Our group, led by Professor George Hanna, provide the expertise in competency assessment methods, learning curve evaluation and human factors analysis.



Prostate cancer needs the hormone testosterone to grow. One of the treatments for prostate cancer is hormone therapy which reduces the level of testosterone. To begin with, hormone therapy was mainly used for prostate cancer that had grown outside the prostate and couldn’t be removed with surgery. But it is now sometimes used for patients who have earlier stage prostate cancer.

Professor Paul Abel is conducting a trial comparing oestrogen patches that stick on the skin with hormone injections for prostate cancer, supported by Cancer Research UK called the PATCH trial.

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Research interests include the molecular biology of vascular conditions (arterial and venous) and biomarker discovery; the efficacy of novel and existing treatments for abdominal aortic aneurysm, varicose veins and venous ulceration; the development and validation of patient reported outcome measures and improvements in service delivery.

Our scientific research is highly translational with a focus on metabonomics, surgical and non-surgical management of a range of venous conditions. We have a strong collaborative history with the Division of Computational and Systems Medicine and with other vascular and statistical units around the country.

With the support of the National Institute for Heath and Care Excellence (NICE) we are conducting population studies for chronic venous disease. Research is ongoing for the design and testing of medical devices for superficial and deep venous disease with industry support.

Research areas

  • Abdominal aortic aneurysm 
  • Varicose veins
  • Venous ulceration
  • Chronic venous disease
  • Medical devices for superficial and deep venous disease
  • Improving compliance with antihypertensive medication.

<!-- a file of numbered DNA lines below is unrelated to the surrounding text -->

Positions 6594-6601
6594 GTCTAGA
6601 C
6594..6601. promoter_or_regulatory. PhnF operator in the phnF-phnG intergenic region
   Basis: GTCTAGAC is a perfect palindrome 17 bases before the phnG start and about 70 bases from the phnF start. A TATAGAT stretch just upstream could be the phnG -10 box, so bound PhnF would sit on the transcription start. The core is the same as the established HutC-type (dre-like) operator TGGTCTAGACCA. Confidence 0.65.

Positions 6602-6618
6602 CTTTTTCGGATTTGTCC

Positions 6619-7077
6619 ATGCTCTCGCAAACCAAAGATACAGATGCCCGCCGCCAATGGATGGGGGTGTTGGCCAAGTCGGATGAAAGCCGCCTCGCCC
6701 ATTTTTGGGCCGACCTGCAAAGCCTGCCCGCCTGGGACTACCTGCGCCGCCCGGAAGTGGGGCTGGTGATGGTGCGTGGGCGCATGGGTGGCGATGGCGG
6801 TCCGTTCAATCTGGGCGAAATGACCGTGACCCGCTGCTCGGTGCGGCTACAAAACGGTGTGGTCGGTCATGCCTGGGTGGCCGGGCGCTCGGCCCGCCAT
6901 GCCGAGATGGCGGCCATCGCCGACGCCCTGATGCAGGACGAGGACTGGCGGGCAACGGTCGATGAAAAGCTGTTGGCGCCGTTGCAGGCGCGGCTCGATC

Current clinical trials and observational studies

  • The British Society of Endovascular Therapy -ConformabLe EndoVascular Aneurysm Repair (BSET-CLEVAR) Registry: Prospective, multi-centre, observational cohort study designed to collect real-world clinical data on patients with abdominal aortic aneurysm (AAA) undergoing treatment by a novel endovascular device (GORE EXCLUDER Conformable AAA Endoprosthesis with ACTIVE CONTROL) at a number of specialist UK hospitals. 
  • Early Venous Reflux Ablation Ulcer Trial (EVRA) A randomised clinical trial to compare early versus delayed endovenous treatment of superficial venous reflux in patients with chronic venous ulceration. 
  • Graduated compression as an Adjunct to Pharmacoprophylaxis in Surgery (GAPS) Examining the benefit of graduated compression stockings as an adjunct to low-dose low molecular weight heparin in the prevention of venous thromboembolism in elective surgical inpatients, identified as moderate or high risk for venous thromboembolism. 

Completed clinical trials

  • Improve trial Emergency surgery randomised trial to assess whether a strategy of endovascular aneurysm repair versus open repair reduces early/mid-term mortality for patients with ruptured abdominal aortic aneurysms.



Key researchers in trials, translation and service delivery